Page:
One of the advantages of breaking a Guinness record, as opposed to participating in other athletic competitions, is that you have the freedom to choose the date and venue of your event. The more creative you get with choosing the location, the more opportunity there is for fun and adventure, and the more challenging the event often becomes. The sky is literally the limit! I've been lucky enough to break records while soaring over Vermont in a hot air balloon (not advisable), juggling underwater in an aquarium in New Zealand (thrilling), doing step-ups in Howe Caverns (cool), and hula hooping in the Australian outback (hot).
Unfortunately, it's not always that easy to get permission to follow your dreams, especially when it involves a large building. Once, I had the brilliant idea of trying the high kick record at Radio City Music Hall, but I got politely turned down. When I approached the Burpee Seed Company about doing the squat record, also called "burpees," at their headquarters, I was amazed that they seemed totally uninterested. But my best plan was to break the record for balancing on a Swiss ball in front of the Museum of Modern Art in New York City. I would dress up all in red, stand on the bright yellow ball, and call it performance art! The museum responded as if I was out of my mind.
Recently, I began training to break the record for doing the most crunches (partial sit-ups) in an hour using an abdominal frame. For the crunch to be considered valid, the shoulder blades have to be completely off the ground. The current record was 8,367 in one hour. As I progressed, I started looking for an exciting place to make the attempt, and I thought of the statue in Manhattan of Atlas holding the world on his shoulders. The guy has some awesome abs! Sadly, the Rockefeller Center people did not share my enthusiasm, and I had less than a week to find a suitable venue. Only one other place came to mind – Paris!
Since the centennial of the Eiffel Tower in 1989, I've wanted to break a record at the famous landmark, but getting permission was impossible. So, I called my Parisian friends and we decided to change our strategy. They found a perfect spot across the river, at Trocadero, with a magnificent view of the Tower, which would not require any special permits. Everything was set – the official witnesses and timers were lined up, the media was alerted, and I cashed in my airline miles. But when I arrived in the beautiful city, instead of being inspired, I was full of trepidation.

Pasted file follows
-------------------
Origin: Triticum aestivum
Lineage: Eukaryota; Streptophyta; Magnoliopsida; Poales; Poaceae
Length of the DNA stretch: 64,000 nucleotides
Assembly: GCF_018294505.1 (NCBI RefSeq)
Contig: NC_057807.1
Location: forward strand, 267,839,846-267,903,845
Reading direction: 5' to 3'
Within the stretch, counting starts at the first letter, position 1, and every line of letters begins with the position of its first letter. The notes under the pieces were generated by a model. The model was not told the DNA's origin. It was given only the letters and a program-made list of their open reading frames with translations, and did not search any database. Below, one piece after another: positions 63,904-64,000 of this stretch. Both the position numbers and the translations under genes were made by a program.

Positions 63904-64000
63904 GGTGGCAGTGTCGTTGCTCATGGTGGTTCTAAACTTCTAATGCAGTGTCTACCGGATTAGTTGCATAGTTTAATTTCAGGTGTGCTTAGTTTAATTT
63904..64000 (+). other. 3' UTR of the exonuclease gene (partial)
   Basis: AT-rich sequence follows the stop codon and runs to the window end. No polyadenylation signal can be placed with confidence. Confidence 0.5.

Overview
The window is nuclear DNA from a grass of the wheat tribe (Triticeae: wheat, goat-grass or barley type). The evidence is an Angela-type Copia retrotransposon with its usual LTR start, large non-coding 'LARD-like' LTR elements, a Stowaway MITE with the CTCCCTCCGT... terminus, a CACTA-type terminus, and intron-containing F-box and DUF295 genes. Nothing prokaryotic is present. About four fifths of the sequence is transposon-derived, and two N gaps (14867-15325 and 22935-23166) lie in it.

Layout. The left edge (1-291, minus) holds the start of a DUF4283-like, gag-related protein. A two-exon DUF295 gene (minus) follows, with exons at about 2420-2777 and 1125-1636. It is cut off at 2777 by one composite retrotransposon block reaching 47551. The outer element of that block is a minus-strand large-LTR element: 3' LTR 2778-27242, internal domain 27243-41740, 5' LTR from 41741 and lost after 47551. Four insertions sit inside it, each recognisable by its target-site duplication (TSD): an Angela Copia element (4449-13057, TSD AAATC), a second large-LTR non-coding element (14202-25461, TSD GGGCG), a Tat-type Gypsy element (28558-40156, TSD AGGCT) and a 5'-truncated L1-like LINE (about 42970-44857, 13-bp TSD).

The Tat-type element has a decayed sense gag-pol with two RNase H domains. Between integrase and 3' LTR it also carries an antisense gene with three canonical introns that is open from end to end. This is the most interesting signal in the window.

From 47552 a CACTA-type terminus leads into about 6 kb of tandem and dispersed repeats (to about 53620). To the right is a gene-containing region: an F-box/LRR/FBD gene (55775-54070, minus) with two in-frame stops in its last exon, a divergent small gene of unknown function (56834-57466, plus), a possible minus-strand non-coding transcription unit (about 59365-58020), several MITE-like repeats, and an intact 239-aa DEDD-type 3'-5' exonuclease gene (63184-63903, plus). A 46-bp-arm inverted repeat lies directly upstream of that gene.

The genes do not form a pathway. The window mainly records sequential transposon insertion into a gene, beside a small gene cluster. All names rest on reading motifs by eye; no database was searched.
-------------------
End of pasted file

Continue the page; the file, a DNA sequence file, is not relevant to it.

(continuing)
It was my own fault. Before the trip, I told a few friends who are exercise fanatics about the upcoming crunch record, and they looked at me in disbelief. According to them, there was no way I could do that many crunches in 60 minutes. "Be sensible, Ashrita", they protested, "that works out to more than 2 crunches a second!" I had actually broken the record in practice, but they doubted entered into me and I began wondering whether maybe I had miscounted. With only an hour to go before the event, I was a nervous wreck.
Fortunately, meditation saved the day. I focused on my spiritual teacher, Sri Chinmoy , and I was filled with a deep energy and eagerness to challenge my limits. I began seeing everything in a new light. The sight of the majestic Eiffel Tower rising into the sky in front of me suddenly wave me a jolt of joy. I began cranking out the crunches in perfect form, and, despite some minor abdominal cramps towards the end, I was able to manage a new record of 8,555 in one hour.
Photo: Ashrita and helpers
The next day, a friend heard an amusing report on the radio. He was aware that I hold records for somersaulting and also for running while balancing a milkbottle on my head, but the news had a fascinating twist. It was announced that an American just broke the record for most crunches in an hour in Paris, and the same fellow also held the record for somersaulting while balancing a milkbottle on his head! Now that would be a challenge!